Royal Marines officer
Royal Marines officers lead teams of commandos in combat situations, at sea and on land.
Salary range: £25,700 to £49,958
How to become a Royal Marines officer
You can get into this job through:
- applying directly
Volunteering and experience
You can join the Royal Marines Reserve as an entry officer to get experience of life in the service and to learn new skills at the same time.
You’ll need to be aged between 16 and 42, or 16 and 56 if you’re an ex-regular.
If you’re between 13 and 18 years old, you can join the Royal Marines Cadets.
You can apply directly for marines officer training.
You’ll need to be:
- aged between 18 and 25
- at least 151.5cm tall (no limit for women)
- physically fit
You’ll also usually need a minimum of:
- 5 GCSEs at grades 9 to 4 (A* to C), or equivalent, including English and maths
- 2 A levels or equivalent
If your initial application is accepted, you’ll be invited to talk to someone at your local armed forces careers office about what you want to do. This is followed by assessments, which include medical and fitness checks.
If you get through the first stages, you may be offered a place on a 4-day Potential Officers Course that includes basic training and further assessments. If successful, you’ll go onto a full officer training programme.
You’ll find more details about how to become an officer in the Royal Marines from the Royal Navy.
What it takes
Skills and knowledge
- leadership skills to manage and motivate commandos
- excellent verbal communication skills
- thinking and reasoning skills for making quick decisions
- persistence and determination
- patience and the ability to remain calm in stressful situations
- concentration skills
- the ability to accept criticism and work well under pressure
- the ability to work well with others
- to be able to use a computer and the main software packages competently
Restrictions and requirements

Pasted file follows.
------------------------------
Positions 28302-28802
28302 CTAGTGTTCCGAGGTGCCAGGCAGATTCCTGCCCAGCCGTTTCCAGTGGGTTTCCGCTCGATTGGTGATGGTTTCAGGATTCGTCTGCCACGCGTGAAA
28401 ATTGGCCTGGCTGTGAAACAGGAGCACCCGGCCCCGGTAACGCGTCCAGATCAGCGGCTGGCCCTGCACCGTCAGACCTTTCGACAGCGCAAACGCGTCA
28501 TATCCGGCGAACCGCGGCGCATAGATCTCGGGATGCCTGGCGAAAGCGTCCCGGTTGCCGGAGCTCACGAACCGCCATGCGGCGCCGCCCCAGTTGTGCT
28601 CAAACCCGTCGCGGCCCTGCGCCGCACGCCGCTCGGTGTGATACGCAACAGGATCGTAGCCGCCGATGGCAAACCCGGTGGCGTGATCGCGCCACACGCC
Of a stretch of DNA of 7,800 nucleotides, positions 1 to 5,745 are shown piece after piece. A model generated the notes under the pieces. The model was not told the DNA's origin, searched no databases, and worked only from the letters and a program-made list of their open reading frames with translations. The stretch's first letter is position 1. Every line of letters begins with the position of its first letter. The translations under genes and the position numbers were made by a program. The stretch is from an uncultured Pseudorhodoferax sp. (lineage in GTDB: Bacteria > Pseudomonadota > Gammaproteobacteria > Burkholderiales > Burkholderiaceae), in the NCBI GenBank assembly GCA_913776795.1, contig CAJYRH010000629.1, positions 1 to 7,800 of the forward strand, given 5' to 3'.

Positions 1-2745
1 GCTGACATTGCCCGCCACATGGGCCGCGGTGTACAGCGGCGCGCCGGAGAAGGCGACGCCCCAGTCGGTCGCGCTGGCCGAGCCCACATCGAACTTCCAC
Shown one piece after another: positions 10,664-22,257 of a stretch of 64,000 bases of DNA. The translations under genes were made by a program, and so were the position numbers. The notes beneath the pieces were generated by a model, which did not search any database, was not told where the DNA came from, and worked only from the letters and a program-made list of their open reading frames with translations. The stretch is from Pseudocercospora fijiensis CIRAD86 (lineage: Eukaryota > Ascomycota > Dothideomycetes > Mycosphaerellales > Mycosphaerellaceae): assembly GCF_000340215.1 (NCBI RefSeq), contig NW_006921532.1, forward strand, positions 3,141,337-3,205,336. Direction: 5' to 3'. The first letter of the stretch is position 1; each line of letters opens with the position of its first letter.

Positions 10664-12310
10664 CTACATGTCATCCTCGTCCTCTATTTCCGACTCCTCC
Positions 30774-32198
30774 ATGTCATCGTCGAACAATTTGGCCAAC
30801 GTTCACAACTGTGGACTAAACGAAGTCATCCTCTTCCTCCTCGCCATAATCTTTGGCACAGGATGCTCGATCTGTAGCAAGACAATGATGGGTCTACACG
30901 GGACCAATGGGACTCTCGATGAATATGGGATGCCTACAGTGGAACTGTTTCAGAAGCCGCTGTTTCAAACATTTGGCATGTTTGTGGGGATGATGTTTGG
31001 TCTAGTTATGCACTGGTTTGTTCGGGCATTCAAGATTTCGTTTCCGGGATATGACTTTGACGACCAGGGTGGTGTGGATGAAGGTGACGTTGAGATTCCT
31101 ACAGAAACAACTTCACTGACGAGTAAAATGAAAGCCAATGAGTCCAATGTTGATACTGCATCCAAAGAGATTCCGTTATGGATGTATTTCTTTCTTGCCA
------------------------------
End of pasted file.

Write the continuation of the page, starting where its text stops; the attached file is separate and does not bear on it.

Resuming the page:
You’ll need to:
- meet the Royal Marines officer nationality and residency rules
- have a good level of fitness
- pass a medical check
- pass enhanced background checks
- pass security checks
What you’ll do
You could have a specialism like:
- landing craft officer – planning and leading beach assaults
- signals officer – overseeing radio communications
- heavy weapons officer – weapons deployment and tactics
- weapons training officer – advising on the use of small arms and training snipers
- Special Boat Service (SBS) officer – carrying out special missions
- mountain leader – leading and instructing commando troops in mountain exercises
- intelligence officer – collecting, coordinating and interpreting intelligence reports
- pilot officer – flying aircraft and helicopters physical training and sports officer – developing and supervising training
- staff duty officer – dealing with administration, training, planning and logistics
You could work on a ship, in a warzone or at a military base.
Your working environment may be physically and emotionally demanding and outdoors in all weathers.
You may need to wear protective clothing and a uniform.
Career path and progression
After 3 years as a lieutenant, you could progress to captain and then on to higher ranks.
You could move into other careers once you leave the marines, depending on the skills, training and qualifications you’ve developed during your service.
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